Another embodiment containing the screw is an assembly comprising 1) a bone screw made from bone tissue and 2) a surgical steel adapter having a fitting on one end that meshes with a bone screw head, in which fitting and screw head are spherical with at least two flat sides, or is nonspherical and has at least three flat sides. On the other end of the adapter is a hexagonal recess adapted to mesh with a standard AO/ASIF driver or Philip's driver. The invention is also a kit comprising an adapter and screw made from bone tissue. The invention is also the method of making such devices by machining or otherwise fashioning the device from sterile bone and subjecting the fabricated device to sterilization treatment to render it sterile and immunologically acceptable.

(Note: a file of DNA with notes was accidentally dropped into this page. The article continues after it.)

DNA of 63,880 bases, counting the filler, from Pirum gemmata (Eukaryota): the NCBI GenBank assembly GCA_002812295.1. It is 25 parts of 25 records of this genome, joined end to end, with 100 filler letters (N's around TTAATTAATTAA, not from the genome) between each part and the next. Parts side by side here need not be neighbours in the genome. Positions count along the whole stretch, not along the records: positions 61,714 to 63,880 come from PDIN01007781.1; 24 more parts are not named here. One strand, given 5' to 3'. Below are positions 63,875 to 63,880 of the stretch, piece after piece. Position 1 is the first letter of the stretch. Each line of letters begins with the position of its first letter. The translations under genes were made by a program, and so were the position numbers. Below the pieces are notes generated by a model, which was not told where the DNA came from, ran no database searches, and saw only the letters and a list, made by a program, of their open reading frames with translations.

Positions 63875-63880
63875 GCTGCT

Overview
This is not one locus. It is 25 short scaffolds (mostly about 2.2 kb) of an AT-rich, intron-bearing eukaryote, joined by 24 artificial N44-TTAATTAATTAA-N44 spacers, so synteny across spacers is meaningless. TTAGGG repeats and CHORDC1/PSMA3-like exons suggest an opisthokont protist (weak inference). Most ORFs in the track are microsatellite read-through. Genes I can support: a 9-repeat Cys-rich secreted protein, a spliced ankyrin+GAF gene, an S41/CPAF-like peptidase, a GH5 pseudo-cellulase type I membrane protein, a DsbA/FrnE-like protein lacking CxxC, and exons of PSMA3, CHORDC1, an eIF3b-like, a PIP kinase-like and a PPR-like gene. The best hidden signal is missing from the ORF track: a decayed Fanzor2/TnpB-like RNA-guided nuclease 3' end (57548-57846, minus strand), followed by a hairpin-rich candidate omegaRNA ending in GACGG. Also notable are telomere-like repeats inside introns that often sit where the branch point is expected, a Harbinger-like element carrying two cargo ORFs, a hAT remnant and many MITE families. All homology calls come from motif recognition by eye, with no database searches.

In another embodiment of the invention, a cannulated screw is formed from bone material. The cannulated screw has two end portions, at least one of which is adapted to provide rotational movement to the device and has at least two or at least three flat sides. The two end portions are fixedly attached to a longitudinal body portion, which has a means for fixedly retaining at least a portion of the device in a biologically active structure. The cannulated screw also has an aperture extending along the entire longitudinal axis of the screw to permit insertion of guide means, such as a pin or wire, for use during application or insertion of the screw. In certain preferred embodiments, the aperture can be threaded or have an internal configuration that facilitates its ultimate end use. The cannulated screw of this invention may be either the short thread or long thread configuration. In one cancellous screw embodiment of this invention the thread profile is 3.0 mm thread diameter, 1.9 mm core diameter, and 1.25 pitch. These dimensions are provided by way of illustration and not limitation.